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Immigration: further details published

This month has seen Further Details of the UK’s new Points-Based Immigration System published.

24 July 2020

This month has seen Further Details of the UK’s new Points-Based Immigration System published. This follows the Government’s policy statement issued in February of this year setting out the proposals for a single, global immigration system. By way of a recap, these include three non-negotiable criteria: the offer of a job by an approved sponsor, a job at an appropriate skills level, and an ability to speak English to the required level, together amounting to 50 of the 70 required points. Successful migrants will then need to secure an additional 20 points under the points-based system. These points can be based on their salary, a job in a shortage occupation, and/or PhD qualifications which are relevant to the job. Further information about the previous policy statement can be found in our February update here.

The Further Details now published provide greater information as to how the proposed points-based system will work and include details for a variety of immigration routes. A copy of the Further Details can be found here but we set out below some of the key points in respect of the proposed route for skilled workers.

What is a skilled worker?

As set out previously, in terms of the level of skill required, the Government has indicated that this will be reduced from RQF6 (for example, Bachelor’s Degree or Graduate Diploma) to RQF3 (for example, A-level or International Baccalaureate). The new report confirms that occupations will be grouped according to the codes taken from the SOC 2010 system, developed by the Office of National Statistics. It is the duties and responsibilities of the job that are important, not the precise job title used.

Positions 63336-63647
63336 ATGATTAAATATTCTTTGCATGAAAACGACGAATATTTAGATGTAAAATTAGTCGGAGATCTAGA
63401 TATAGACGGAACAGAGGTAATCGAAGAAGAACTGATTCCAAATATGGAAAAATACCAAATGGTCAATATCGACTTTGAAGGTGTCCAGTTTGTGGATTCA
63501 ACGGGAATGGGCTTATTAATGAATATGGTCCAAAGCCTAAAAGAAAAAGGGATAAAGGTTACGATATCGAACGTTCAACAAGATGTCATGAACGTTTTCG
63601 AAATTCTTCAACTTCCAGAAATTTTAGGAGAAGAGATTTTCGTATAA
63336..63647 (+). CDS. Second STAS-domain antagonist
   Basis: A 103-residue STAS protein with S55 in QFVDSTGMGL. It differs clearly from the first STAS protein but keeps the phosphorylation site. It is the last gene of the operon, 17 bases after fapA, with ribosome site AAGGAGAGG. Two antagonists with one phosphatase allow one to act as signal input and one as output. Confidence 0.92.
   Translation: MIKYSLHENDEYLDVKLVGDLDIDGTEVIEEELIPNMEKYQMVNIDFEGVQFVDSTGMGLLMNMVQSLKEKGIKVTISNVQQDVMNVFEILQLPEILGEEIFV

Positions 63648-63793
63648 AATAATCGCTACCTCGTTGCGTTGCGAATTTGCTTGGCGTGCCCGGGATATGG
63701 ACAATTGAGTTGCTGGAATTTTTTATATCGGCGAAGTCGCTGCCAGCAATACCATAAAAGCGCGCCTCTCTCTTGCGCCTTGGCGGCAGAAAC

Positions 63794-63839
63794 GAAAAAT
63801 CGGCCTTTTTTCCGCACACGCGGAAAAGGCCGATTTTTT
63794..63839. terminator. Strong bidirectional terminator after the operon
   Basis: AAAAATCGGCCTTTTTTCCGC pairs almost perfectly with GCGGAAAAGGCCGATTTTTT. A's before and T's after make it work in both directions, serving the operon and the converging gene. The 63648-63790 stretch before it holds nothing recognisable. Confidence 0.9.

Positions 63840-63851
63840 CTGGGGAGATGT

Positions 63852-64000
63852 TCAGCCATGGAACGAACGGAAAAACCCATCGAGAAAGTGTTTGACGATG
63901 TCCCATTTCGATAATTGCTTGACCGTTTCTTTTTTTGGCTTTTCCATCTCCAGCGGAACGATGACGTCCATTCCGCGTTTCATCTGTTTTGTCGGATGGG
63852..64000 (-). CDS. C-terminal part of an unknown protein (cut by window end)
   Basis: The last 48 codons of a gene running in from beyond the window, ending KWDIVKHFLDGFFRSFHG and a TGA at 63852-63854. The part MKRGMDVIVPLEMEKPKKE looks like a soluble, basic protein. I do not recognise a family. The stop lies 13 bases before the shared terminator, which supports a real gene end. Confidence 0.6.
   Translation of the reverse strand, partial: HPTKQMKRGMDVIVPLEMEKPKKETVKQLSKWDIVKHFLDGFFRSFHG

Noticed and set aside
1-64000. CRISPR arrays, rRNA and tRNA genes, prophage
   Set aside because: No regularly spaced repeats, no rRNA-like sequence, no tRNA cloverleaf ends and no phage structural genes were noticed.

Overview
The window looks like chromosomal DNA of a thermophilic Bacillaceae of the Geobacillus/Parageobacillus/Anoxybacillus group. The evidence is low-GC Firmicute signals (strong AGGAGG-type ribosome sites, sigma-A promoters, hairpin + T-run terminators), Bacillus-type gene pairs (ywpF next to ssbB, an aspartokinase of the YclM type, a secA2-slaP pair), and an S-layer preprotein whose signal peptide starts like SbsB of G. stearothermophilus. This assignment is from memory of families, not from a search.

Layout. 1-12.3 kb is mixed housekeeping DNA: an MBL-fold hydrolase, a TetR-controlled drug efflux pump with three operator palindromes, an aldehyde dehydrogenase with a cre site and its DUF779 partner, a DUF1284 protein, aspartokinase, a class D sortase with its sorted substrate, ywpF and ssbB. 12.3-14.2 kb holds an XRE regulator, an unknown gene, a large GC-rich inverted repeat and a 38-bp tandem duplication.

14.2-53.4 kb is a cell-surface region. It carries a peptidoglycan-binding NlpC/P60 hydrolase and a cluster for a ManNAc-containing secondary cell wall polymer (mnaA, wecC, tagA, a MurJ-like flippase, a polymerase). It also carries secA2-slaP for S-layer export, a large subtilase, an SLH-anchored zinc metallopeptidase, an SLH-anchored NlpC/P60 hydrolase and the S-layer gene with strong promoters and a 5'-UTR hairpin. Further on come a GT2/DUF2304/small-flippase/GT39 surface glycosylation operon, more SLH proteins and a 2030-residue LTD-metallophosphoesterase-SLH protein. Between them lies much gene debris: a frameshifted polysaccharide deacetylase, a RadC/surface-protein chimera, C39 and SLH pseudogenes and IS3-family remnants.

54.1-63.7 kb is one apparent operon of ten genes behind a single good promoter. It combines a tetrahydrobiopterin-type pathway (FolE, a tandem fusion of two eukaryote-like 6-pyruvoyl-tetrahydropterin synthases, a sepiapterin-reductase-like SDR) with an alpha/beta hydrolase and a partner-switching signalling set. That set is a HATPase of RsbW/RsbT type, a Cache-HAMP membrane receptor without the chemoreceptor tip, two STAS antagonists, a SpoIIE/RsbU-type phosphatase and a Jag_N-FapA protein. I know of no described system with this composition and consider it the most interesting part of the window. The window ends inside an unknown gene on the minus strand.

Once an employer has identified the most appropriate occupation code (and care will need to be taken in respect of this as some jobs which are similar have different applicable codes), it will then need to check whether this is an eligible code or not. There are tables included within the Further Details for those roles which are eligible and those which are not; again, employers will need to check these lists carefully as there are some ineligible roles included which might commonly be thought of as being “skilled”.

There is no cap on the number of skilled migrants who can come to the UK under the new system.

What threshold is to be applied for the “English language” requirement?

The language level is based upon the Common European Framework of Reference for languages. For skilled workers, they will need to be able to demonstrate their ability at level B1 (an intermediate level).

Language ability can be demonstrated in a variety of ways, including being a national of a majority English speaking country, having an academic degree taught in English or passing a secure English language test.

What salary thresholds apply?

There is an absolute minimum salary of £20,480 that will always need to be met. This threshold is higher than both the annual National Living Wage earnings, and the annual Living Wage earnings (outside of London), based on a 40-hour working week.

However, to earn points for salary, an individual will need to earn more than this. The precise amount that they need to earn will depend upon the “going rate” for their particular occupation. The Further Details includes the going rates for the various eligible occupation codes (although it does stress that these may be subject to change before the launch in January 2021).

To earn the maximum 20 points, most individuals will need to be paid the higher of the going rate for their role and £25,600. There is a reduced salary threshold in place for new entrants to be able to earn 20 points (but the £20,480 minimum must still be met).

For roles within the public health and education sectors, the going rate is replaced by national pay scales; these individuals will need to be paid at the applicable national pay scale (and more than £20,480) to score the maximum 20 points (save for a temporary exception for nurses and midwives prior to achieving their full UK registration). They do not need to also meet the £25,600 salary threshold.

If the applicable salary threshold is not met for the 20 points, there is still scope for the individual to score 10 points by being paid the higher of at least 90% of the going rate and £23,040.

Should adjustments be made for actual working hours?